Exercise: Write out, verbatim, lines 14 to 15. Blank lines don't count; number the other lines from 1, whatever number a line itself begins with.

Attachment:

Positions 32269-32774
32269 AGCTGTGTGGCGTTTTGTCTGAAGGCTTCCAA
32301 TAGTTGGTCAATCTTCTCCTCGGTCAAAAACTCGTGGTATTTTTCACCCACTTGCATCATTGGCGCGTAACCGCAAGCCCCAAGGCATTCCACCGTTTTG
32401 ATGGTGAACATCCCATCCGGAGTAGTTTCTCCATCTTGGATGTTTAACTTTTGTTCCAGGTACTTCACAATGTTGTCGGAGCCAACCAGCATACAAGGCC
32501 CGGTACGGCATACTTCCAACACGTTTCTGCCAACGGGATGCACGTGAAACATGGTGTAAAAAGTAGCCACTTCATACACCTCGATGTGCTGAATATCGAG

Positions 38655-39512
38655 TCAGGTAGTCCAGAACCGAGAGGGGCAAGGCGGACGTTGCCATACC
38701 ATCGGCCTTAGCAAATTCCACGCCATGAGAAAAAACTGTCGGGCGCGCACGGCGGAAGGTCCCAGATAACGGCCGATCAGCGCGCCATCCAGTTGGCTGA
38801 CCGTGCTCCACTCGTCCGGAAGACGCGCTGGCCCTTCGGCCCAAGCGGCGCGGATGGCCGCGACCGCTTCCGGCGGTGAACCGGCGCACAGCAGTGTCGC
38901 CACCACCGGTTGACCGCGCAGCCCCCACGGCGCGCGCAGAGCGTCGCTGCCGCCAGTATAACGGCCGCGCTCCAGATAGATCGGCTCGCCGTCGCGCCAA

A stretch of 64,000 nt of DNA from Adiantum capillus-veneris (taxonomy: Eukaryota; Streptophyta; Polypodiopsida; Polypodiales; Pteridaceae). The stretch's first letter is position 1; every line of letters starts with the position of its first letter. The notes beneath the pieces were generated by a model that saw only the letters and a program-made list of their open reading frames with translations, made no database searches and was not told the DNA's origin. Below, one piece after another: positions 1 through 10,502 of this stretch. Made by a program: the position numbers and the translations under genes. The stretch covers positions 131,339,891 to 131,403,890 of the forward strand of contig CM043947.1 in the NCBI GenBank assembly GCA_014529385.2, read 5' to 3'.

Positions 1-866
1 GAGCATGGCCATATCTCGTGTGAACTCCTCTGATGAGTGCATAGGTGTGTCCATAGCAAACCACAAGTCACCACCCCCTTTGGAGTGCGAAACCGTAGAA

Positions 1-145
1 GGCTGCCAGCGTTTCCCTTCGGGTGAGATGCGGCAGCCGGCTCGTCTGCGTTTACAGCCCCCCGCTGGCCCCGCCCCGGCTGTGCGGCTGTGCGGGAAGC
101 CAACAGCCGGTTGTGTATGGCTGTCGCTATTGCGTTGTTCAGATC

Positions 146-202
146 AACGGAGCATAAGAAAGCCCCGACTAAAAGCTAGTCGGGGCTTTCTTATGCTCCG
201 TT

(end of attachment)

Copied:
Positions 1-145
1 GGCTGCCAGCGTTTCCCTTCGGGTGAGATGCGGCAGCCGGCTCGTCTGCGTTTACAGCCCCCCGCTGGCCCCGCCCCGGCTGTGCGGCTGTGCGGGAAGC